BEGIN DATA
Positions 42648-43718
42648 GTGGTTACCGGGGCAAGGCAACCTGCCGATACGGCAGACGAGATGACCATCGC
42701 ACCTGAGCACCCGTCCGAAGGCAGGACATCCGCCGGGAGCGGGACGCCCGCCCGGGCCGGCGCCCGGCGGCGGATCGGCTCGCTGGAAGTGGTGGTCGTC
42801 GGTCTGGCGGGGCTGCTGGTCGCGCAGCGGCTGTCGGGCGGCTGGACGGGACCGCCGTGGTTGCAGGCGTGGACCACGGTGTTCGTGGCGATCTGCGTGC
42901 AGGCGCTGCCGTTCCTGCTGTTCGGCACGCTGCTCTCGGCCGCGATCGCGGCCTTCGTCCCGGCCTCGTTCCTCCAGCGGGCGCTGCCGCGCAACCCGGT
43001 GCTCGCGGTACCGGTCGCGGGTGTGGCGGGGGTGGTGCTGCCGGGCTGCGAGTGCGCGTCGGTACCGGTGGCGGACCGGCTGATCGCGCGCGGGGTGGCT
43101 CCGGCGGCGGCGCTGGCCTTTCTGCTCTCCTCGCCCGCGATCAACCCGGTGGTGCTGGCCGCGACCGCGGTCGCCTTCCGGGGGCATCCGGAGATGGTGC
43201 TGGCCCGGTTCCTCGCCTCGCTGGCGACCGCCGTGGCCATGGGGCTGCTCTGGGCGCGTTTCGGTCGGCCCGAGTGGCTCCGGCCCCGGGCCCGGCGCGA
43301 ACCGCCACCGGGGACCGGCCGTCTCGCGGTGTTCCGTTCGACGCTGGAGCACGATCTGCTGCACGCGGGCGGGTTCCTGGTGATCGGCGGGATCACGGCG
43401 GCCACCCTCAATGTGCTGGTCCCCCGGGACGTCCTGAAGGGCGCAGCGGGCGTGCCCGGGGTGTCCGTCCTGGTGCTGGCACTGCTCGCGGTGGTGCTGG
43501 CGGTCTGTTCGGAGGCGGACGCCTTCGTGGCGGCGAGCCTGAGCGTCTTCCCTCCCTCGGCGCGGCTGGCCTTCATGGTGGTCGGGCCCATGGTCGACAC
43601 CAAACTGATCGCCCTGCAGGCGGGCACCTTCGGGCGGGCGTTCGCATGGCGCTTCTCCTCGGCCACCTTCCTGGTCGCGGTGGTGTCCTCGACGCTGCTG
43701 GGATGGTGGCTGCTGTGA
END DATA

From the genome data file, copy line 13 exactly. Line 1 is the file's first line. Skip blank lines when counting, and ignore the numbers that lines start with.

43701 GGATGGTGGCTGCTGTGA